3. People looking for a new dog can find any breed, any age in shelters or breed rescue groups.

Answer: There are over 300 pure breeds in the U.S., of which only about 40 or so will be found in shelters, and perhaps another 20 or 30 with some degree of regularity in rescue groups (though not necessarily wherever one lives). These are the 60 or 70 most populous breeds in the U.S. Beyond them, as the breeds become less and less populous, the chances of finding any in rescue, much less shelters, becomes infrequent to remote to nonexistent. However, that those less populous breeds continue to have loyal followings means that they and no other breed fulfill their owners’ preferences and needs. To persuade someone who wants one breed to take some other dog from a shelter is to invite another owner-relinquished dog.

4. The awful conditions of the Pennsylvania kennels shown on the program and identified as Amish concentrated in Lancaster County were said to be perfectly legal, therefore hard to correct.

Answer: Pennsylvania, like every other state, has specific anti-neglect and anti-cruelty laws mandating a certain minimum standard of care. Moreover, Pennsylvania has very stringent laws governing the management, structure, and husbandry of all kennels with more than 26 dogs on the premises. As well, all kennels who sell wholesale are subject to USDA regulation, all 66 pages of it. The conditions in those kennels shown on Oprah are NOT LEGAL, so the problem there is enforcement. That has nothing to do with whether dogs are spayed or castrated elsewhere. If every dog in the Commonwealth of Pennsylvania were spayed or castrated tomorrow, that wouldn’t change conditions in those bad kennels one iota. If they are not meeting state and federal standards of care, then inspect, investigate, and correct as needed on that basis.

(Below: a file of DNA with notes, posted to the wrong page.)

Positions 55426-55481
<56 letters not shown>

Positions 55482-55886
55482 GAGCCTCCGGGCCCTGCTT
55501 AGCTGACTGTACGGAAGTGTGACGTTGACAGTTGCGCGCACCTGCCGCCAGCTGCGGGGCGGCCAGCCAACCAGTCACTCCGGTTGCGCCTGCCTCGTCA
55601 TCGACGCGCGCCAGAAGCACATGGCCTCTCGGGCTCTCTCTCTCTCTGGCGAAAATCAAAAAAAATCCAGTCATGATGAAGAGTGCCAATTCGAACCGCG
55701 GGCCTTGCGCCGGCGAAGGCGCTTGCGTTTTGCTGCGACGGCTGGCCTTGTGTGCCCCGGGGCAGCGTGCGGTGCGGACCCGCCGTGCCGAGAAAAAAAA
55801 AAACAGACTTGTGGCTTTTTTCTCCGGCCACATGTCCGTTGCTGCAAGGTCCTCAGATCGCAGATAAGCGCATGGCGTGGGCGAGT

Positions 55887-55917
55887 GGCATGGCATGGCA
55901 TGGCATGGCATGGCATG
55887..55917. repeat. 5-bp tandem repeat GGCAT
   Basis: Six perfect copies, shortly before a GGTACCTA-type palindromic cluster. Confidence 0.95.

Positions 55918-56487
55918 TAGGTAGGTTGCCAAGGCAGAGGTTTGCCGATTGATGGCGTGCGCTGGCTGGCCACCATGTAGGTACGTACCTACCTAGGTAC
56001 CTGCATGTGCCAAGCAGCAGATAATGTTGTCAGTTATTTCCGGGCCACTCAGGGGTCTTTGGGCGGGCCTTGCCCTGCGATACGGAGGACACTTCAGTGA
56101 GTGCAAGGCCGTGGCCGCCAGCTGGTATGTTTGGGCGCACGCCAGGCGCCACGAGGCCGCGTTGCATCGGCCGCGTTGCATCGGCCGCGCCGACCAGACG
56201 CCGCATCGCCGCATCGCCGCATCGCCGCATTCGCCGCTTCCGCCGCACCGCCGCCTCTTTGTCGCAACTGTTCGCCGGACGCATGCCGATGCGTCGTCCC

5. Shelters all over the country are at or above capacity, which is why all dogs who are not adopted have to be euthanized. This is happening in shelters in every community all over the country.

Answer: This is not true. Shelters in most of the Northeast, parts of California, and parts of Florida are so underutilized that they import most of their dogs from other states or countries. At present, 300,000 dogs are imported from third-world countries every year, and they’re coming in with rabies and other zoonoses. If shelters in the South (as shown on the program in Ft. Worth) are killing their excess dogs, it is because they are not doing good outreach as taught by Nathan Winograd, founder of the No-Kill ethodology, and/or are not networking with Northern shelters to transport some of their excess dogs to where there is a greater demand for them. Other than dogs who are very old, seriously chronically ill, or bad-tempered, there is no reason to euthanize any dogs in the U.S.

6. The main reason cited for too many dogs for available homes was the failure of Americans to spay or castrate their dogs.

Answer: According to the current edition of the APPMA’s National Pet Survey, the bible of the pet supply industry, 75 percent of all owned dogs in the U.S. and 87 percent of all owned cats are spayed or castrated. Far from not spaying or castrating enough dogs, the numbers of intact dogs are so low at present that many breeds are at risk of extinction.